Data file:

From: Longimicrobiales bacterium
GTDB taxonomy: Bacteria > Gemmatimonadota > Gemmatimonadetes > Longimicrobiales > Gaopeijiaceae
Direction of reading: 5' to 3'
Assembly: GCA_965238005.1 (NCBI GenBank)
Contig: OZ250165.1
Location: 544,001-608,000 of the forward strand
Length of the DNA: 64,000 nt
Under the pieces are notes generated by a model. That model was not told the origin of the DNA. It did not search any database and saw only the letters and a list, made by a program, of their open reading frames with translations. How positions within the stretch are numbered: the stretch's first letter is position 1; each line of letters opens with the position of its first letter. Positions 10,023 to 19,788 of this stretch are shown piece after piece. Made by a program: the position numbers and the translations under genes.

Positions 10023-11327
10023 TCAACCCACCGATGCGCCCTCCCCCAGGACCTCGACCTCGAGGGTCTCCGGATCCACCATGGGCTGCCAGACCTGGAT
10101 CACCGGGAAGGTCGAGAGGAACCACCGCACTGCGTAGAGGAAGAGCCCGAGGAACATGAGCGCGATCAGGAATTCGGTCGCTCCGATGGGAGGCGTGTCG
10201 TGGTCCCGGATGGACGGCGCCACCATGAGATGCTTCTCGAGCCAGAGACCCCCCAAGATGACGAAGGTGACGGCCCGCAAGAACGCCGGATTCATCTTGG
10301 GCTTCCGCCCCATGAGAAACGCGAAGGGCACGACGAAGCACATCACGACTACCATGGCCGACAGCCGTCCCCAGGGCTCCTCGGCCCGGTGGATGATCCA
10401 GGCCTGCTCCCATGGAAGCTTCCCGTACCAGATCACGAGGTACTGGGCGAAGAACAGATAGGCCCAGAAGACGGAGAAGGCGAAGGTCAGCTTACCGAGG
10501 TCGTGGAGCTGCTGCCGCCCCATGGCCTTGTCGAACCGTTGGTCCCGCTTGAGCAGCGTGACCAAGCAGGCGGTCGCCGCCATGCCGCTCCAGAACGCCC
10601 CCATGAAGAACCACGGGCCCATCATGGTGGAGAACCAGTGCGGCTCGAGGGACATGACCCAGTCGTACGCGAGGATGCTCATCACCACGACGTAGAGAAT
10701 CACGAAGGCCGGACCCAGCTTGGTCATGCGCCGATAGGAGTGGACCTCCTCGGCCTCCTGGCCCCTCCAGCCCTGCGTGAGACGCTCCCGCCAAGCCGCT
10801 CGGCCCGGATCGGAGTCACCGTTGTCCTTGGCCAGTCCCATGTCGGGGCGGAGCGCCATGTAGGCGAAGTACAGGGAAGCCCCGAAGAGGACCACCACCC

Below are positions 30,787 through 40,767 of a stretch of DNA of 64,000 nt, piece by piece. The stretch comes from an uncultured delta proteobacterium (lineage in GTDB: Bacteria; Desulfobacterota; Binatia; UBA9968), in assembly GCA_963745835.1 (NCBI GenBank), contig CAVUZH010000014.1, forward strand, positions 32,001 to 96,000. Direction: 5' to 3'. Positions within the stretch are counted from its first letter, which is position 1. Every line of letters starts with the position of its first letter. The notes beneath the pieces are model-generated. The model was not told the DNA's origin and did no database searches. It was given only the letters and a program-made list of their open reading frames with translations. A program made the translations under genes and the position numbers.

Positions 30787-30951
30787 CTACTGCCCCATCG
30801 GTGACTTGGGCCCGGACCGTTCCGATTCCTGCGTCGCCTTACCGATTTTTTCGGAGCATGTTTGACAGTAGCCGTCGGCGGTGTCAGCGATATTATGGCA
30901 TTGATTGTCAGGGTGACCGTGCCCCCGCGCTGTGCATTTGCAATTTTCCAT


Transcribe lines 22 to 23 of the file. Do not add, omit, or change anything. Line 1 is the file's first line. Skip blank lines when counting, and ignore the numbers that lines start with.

30801 GTGACTTGGGCCCGGACCGTTCCGATTCCTGCGTCGCCTTACCGATTTTTTCGGAGCATGTTTGACAGTAGCCGTCGGCGGTGTCAGCGATATTATGGCA
30901 TTGATTGTCAGGGTGACCGTGCCCCCGCGCTGTGCATTTGCAATTTTCCAT